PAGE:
The Bradys

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The Bradys
The Bradys.jpg
Genre Drama
Written by Ed Scharlach
Lloyd J. Schwartz
Sherwood Schwartz
Sandra Kay Siegel
Directed by Bruce Bilson
Nancy Malone
Dick Martin
Bob Sweeney
Starring Robert Reed
Florence Henderson
Theme music composer Frank De Vol
Country of origin United States
No. of seasons 1
No. of episodes 6 (List of episodes)
Producer(s) Barry M. Berg
Cinematography King Baggot
Running time 45–48 minutes
Original channel CBS
Original run February 9, 1990 (1990-02-09) – March 9, 1990 (1990-03-09)
Preceded by The Brady Bunch
The Brady Girls Get Married
The Brady Brides
A Very Brady Christmas
Followed by Growing Up Brady

The Bradys is a six-episode American drama series that aired on CBS in 1990. It was a revival of the early 1970s sitcom, The Brady Bunch (1969–1974), and was about the trials and tribulations of the extended Brady family some 15 years after the end of the earlier series. It followed two earlier short-lived spin-off/continuation series: The Brady Bunch Hour (1976–77) and The Brady Brides (1981).

Influence and casting[edit]

The Bradys series came about as the result of the ratings and critical success of the 1988 television movie A Very Brady Christmas. All of the cast members of the original Brady Bunch returned except for Maureen McCormick. The role of Marcia Brady was replaced by Leah Ayres. The show also incorporated cast members from The Brady Brides, who portrayed their roles from the earlier series.


Produced at the height of the dramedy trend in American television, epitomized by such shows as Frank's Place and Hooperman, The Bradys aimed to change direction toward more dramatic storytelling than viewers had been used to in the previous Brady series.


Unlike the original 30-minute sitcom, The Bradys was an hour long and featured far more serious plotlines. Among them:

  • Family patriarch Mike begins a political career.
  • Bobby's budding car-racing career ends abruptly in the first episode after an accident leaves him a paraplegic. As he recovers, he marries his college girlfriend.
  • Peter breaks up with his fiancée, to whom he became engaged in A Very Brady Christmas, and begins dating the abusive daughter of Mike's political rival.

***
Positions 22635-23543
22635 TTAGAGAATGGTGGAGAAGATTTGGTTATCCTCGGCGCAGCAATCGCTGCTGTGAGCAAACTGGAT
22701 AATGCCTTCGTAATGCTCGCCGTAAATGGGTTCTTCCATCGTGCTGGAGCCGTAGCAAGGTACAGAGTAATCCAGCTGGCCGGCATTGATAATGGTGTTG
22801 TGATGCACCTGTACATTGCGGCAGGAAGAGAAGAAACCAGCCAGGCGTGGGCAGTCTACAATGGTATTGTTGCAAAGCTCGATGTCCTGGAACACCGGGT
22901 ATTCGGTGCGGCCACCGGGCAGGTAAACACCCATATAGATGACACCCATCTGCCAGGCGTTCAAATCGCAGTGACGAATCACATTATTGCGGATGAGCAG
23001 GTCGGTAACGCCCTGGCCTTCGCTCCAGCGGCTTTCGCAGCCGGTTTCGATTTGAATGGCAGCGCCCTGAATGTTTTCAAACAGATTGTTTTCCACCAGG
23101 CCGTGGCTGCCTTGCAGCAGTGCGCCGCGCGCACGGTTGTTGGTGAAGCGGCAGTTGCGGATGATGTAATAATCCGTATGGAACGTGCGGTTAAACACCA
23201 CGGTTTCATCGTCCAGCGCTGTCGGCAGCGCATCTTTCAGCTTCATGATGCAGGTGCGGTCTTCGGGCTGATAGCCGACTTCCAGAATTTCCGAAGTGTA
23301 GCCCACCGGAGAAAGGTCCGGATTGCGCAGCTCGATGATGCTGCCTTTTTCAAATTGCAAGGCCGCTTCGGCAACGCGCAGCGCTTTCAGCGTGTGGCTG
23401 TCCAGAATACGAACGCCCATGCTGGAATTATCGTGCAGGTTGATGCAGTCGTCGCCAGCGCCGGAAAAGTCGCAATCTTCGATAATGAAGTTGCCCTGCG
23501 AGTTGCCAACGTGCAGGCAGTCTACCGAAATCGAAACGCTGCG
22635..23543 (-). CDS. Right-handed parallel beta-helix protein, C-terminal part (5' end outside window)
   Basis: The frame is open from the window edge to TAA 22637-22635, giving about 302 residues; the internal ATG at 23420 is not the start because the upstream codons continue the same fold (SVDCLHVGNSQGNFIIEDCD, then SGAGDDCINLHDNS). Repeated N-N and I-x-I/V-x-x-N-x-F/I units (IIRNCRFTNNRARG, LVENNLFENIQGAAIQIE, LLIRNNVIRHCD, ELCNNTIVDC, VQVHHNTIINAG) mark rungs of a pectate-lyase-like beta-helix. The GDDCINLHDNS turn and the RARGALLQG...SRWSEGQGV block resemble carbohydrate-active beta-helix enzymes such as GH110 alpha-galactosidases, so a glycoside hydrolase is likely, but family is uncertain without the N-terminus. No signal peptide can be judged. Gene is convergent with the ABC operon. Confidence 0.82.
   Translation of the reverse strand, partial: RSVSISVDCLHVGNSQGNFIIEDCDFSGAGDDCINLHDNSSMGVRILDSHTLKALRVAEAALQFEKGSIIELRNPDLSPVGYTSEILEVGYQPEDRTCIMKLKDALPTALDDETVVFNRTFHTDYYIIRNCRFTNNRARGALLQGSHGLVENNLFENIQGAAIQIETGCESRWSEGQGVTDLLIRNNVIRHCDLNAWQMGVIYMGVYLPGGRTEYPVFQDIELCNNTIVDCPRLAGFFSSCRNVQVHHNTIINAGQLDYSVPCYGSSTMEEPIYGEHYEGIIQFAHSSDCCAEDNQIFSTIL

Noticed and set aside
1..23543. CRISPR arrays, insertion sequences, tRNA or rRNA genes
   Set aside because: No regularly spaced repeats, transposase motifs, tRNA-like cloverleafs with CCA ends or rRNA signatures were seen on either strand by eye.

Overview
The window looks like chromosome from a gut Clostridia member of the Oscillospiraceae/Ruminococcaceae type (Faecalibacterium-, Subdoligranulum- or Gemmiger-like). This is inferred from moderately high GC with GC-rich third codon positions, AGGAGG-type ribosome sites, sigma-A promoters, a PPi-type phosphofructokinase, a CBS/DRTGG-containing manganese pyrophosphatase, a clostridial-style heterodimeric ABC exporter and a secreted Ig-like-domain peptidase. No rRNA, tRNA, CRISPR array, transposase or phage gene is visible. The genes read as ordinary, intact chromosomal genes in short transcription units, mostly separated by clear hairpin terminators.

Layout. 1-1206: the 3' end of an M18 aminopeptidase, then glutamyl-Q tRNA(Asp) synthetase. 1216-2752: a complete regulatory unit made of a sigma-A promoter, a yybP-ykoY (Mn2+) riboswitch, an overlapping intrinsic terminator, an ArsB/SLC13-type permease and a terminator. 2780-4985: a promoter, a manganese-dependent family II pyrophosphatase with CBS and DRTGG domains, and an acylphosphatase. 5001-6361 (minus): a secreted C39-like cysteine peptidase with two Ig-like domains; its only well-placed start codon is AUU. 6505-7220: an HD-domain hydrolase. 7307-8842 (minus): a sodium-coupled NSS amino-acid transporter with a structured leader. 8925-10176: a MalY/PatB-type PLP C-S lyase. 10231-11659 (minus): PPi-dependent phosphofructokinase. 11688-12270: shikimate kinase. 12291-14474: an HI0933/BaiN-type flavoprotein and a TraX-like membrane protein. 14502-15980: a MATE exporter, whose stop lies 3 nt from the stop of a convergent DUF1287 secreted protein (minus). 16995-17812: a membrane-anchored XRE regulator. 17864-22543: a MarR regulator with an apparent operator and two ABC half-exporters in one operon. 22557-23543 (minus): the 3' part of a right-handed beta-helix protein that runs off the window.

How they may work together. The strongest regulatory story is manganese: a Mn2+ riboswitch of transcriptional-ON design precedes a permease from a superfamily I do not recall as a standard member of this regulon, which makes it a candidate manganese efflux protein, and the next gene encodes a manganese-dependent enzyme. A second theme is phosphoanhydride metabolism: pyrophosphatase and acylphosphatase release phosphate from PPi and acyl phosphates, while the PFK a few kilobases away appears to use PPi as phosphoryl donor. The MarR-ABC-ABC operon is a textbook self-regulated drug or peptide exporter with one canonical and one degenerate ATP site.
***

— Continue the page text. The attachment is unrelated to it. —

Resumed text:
• Jan and Phillip, unable to conceive children of their own, adopt a Korean girl named Patty.
  • Stay-at-home mother Marcia battles alcoholism while Wally loses yet another in a series of jobs, the latest being as Mike's campaign manager. Wally and Marcia, who along with their two children have been forced to move in with Mike and Carol, eventually decide to open their own catering business to support their family.
  • Radio host Cindy begins a romantic interest with her boss, a widower more than 10 years her senior who has two children.

Despite the more downbeat tone, the show did feature a laugh track at certain moments.


The show was put on hiatus with plans to continue sometime later in the year. Poor reviews and low ratings led to the hiatus and quiet cancellation of the series after six episodes. At the time, it was thought that the audience was simply unwilling to accept the sitcom characters in a more dramatic setting. But it turns out more viewers preferred to watch Full House and Family Matters in the same hour on ABC. In Barry Williams' book Growing Up Brady, Williams stated that when the initial two-hour episode aired, ratings were poor for the first hour, but when the second hour aired, the show won its time slot. Attempts to convince CBS to move the show to the later time slot met with no success. The Bradys was the last television series for Robert Reed prior to his death in 1992.


Episode Title Airdate
01 Start Your Engines February 9, 1990
02 Here We Grow Again February 9, 1990
03 A Moving Experience February 16, 1990
04 Hat in the Ring February 23, 1990
05 Bottoms Up March 2, 1990
06 The Party Girls March 9, 1990

"Start Your Engines" and "Here We Grow Again" were later repackaged as The Brady 500 2-hour movie.

"A Moving Experience" and "Hat In The Ring" were later repackaged as The Bradys On the Move 2-hour movie.


External links[edit]